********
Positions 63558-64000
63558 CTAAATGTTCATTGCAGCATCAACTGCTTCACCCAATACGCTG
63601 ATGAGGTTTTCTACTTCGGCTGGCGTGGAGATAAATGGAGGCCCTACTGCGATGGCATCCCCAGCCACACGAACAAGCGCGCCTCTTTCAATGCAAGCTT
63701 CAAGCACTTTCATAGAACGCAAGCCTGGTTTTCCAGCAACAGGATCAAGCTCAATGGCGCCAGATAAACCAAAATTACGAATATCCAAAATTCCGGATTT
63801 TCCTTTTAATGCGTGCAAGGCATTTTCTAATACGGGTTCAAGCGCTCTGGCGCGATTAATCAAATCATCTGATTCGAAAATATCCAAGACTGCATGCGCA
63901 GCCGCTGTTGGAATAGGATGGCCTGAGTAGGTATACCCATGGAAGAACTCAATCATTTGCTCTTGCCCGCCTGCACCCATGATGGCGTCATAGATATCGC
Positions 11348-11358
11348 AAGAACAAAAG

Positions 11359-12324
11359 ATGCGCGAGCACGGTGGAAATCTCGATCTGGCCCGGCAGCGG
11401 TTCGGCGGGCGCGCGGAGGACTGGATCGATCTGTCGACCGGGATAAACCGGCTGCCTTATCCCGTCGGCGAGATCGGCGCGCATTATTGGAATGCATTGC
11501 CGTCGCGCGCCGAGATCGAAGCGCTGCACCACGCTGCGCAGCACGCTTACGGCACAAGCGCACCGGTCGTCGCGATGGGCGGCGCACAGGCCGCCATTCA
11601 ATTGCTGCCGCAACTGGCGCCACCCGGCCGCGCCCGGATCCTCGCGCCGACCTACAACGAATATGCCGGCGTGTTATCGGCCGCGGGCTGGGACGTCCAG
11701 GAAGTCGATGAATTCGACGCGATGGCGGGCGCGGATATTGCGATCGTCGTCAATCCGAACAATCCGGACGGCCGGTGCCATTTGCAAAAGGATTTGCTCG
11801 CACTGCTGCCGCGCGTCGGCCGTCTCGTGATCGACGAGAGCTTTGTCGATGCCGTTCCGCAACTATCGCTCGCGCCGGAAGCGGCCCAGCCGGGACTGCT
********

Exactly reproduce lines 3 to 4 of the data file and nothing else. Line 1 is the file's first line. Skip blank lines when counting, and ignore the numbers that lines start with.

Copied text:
63601 ATGAGGTTTTCTACTTCGGCTGGCGTGGAGATAAATGGAGGCCCTACTGCGATGGCATCCCCAGCCACACGAACAAGCGCGCCTCTTTCAATGCAAGCTT
63701 CAAGCACTTTCATAGAACGCAAGCCTGGTTTTCCAGCAACAGGATCAAGCTCAATGGCGCCAGATAAACCAAAATTACGAATATCCAAAATTCCGGATTT